Practices underway, Missouri volleyball makes most of limited time searching for identity

“At this point you’re almost just throwing stuff up against the wall and seeing what sticks,” coach Wayne Kreklow told local media this week as the Tigers try to adapt to a brand new roster.
Maneater File Photo

Before practice on Monday, Missouri volleyball coach Wayne Kreklow addressed the elephant in the room.

“You can already sense the anxiety,” he recalled while speaking with local media the next day. “Looking around, who’s next to who, who’s doing well, who’s doing well on that side, on this side … people are getting nervous because we’re keeping stats when we’re doing passing and serving and things like that. And you can’t make that stuff go away. That’s part of the game.”

Kreklow knows the unfortunate truth is that the stats being kept at these preseason workouts are especially vital. They’ll play a factor in evaluating Missouri’s options and, ultimately, determining the starting lineup and rotations come opening night on Aug. 24.

“We just have to make sure that they feel comfortable enough to make mistakes and know it’s not gonna be the end of the world,” Kreklow said. “We just don’t want to repeat the same mistake multiple times.”

The problem the 19th-year helmsman is faced with is urgency. Missouri’s 14-person roster features six incoming transfers and is in need of complete turnover at the outside hitter and setter positions. With nearly half of the roster brand new, the Tigers will have a vastly different look from last season’s Sweet 16 team.

And unlike in college basketball, as Kreklow pointed out, the volleyball coaching staff wasn’t able to work with players this summer until official practices started on Aug. 8, last Wednesday. That gives the Tigers little more than two weeks to sort out their new cast before the season starts.

“That’s one of our big challenges as a staff, so what we’re doing now is a little different than years past,” Kreklow said. “We’ve had to get into our team system part of practice much sooner, so we’ve actually been going scrimmage, 6-on-6, for almost the second day. We’ve got to have enough time that we can put different combinations out there and give everybody a fair shot at playing with the right people.

“We’re gonna have to make some decisions, and we don’t have a lot of time to do that.”

The most pressing decision is what that team system will be. Missouri’s 6-2 system of past years thrived in its use of two setters rotating out. But Kreklow doesn’t hesitate to note that the most daunting aspect of this year’s turnover is the inexperience at that reverberating position.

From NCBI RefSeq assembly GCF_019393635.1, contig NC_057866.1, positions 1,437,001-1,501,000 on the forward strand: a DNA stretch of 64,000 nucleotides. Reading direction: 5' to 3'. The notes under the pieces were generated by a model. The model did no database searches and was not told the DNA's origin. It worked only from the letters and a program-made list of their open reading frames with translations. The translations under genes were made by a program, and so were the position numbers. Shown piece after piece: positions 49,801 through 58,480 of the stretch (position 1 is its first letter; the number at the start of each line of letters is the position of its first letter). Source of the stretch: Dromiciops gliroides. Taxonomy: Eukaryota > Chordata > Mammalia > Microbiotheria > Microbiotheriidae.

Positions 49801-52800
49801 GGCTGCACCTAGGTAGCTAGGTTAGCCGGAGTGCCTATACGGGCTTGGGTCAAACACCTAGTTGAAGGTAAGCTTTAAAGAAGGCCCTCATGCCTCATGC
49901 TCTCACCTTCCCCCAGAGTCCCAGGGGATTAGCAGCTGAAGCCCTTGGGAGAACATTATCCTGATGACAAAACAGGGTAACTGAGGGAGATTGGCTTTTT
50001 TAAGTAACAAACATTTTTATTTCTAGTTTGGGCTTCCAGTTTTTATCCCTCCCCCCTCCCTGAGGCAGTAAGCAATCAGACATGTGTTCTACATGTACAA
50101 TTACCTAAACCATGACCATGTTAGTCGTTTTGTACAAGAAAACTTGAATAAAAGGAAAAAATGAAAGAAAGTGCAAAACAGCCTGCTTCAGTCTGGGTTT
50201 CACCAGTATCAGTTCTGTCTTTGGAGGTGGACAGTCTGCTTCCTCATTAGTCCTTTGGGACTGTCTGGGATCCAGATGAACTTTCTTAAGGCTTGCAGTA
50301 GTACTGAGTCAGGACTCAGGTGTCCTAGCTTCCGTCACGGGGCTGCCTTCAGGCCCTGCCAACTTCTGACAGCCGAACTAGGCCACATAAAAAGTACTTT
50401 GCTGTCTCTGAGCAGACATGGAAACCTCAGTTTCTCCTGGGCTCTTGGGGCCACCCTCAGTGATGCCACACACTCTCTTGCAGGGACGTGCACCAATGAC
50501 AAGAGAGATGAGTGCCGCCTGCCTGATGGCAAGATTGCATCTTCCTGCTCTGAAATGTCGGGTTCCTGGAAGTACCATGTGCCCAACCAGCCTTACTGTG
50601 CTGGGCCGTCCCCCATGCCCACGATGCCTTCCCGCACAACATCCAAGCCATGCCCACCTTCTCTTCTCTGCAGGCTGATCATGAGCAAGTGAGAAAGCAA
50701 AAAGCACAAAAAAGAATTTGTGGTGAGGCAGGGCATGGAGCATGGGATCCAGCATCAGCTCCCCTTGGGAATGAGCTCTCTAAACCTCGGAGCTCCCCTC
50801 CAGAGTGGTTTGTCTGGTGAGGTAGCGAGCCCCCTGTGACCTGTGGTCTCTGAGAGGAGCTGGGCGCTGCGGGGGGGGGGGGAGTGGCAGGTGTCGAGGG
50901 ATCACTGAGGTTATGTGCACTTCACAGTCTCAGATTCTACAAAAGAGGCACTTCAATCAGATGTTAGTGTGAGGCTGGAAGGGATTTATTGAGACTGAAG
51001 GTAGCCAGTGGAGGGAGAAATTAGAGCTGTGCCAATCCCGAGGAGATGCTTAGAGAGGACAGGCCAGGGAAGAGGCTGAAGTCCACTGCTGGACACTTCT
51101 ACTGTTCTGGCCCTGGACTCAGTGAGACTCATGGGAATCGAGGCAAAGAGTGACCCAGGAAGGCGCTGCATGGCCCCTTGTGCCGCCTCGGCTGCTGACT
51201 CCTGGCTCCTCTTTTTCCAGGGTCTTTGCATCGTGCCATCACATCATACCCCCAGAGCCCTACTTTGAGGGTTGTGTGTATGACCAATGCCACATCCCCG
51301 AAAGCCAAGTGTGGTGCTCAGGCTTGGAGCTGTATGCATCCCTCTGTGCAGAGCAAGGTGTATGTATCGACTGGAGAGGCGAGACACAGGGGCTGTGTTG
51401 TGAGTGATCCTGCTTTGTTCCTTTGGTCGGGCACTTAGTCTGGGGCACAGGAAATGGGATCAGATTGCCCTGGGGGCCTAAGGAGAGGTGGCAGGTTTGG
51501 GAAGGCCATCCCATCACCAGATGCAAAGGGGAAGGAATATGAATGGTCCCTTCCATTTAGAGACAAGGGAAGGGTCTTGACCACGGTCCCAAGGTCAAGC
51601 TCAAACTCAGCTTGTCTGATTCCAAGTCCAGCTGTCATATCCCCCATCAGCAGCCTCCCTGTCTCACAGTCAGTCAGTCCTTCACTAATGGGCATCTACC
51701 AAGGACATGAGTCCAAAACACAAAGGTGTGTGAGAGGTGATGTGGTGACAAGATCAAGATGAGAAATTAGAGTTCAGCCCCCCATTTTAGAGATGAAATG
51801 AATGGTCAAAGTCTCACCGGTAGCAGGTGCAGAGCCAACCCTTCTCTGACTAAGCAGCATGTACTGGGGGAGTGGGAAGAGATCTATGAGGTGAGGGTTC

One fact resonates most: Redshirt freshmen Andrea Fuentes and Jaden Newsome have “never set a collegiate match,” as their coach puts it.

“My suspicion is that when we start, they’re gonna be very nervous,” Kreklow said. “They’re probably gonna start off a little bit rough, but I anticipate them, as you go, just settling in and getting more comfortable. They’re certainly very talented.”

Those two pieces will be crucial ones in the puzzle that is Missouri volleyball’s identity. The last few seasons have established the program’s identity as a dominant one within the Southeastern Conference and beyond.

One of the factors in getting there has been senior middle blocker Alyssa Munlyn, already a three-time all-SEC honoree. She is one of the few familiar faces and solidified presences on the 2018 roster.

“It’s just been one of those things when I’ve been here all along and I’ve been in a position to make change from the time I got here, which isn’t something that everyone is able to do,” Munlyn said. “I’ve been with great leaders, I’ve been with great teams.”

Kreklow says the stability and leadership she provides will be important on a team featuring so many newcomers.

“She’s very intelligent; she’s got a really good head on her shoulders,” he said, “so when you have someone like that on your team, especially as a senior, especially with a lot of new kids, she’s a great role model for the younger ones and the new ones to come in.”

Those new ones aren’t so much freshmen recruits anymore, like in other sports. Those six transfers, Kreklow says, indicate another transforming trend within the program’s culture.

“We’re kind of at a point now where you’re always looking ... and so it has changed a little bit, our philosophy of recruiting,” he said. “If we find somebody we’re really excited about who we think can really come in and help us, we’re gonna go after her pretty hard. But if not, I think we’ve learned that we’re better off being patient, even though it’s a little nerve racking because you’re looking potentially at a big hole in your roster. But more often than not, something pops up.”

Three of the Tigers’ transfers this time around came from Illinois, a factor that Kreklow and players vouch has helped boost chemistry on a team that would be otherwise starting from square one. Instead, as the next week progresses leading up to the Aug. 24 opener against Delaware State, who plays and who doesn’t remains the biggest question mark.

“Right now we have no idea; I mean, we’re looking at everything,” Kreklow said. “At this point you’re almost just throwing stuff up against the wall and seeing what sticks. But I would anticipate [lineups] evolving over the course of the season too.”

It’ll be a slow start and a bumpy road to maintain the program’s winning identity, but Kreklow anticipates that too. And Munlyn anticipates more than maintaining.

“SEC Titles, it’s in our name now,” Munlyn said. “It’s something we have to expect. We expect to win. We expect to be in the tournament. We expect to go far in the tournament. Sweet 16, that’s great. But we’re ready to see a national championship. We’re ready to see the Final Four.”

Edited by Adam Cole |

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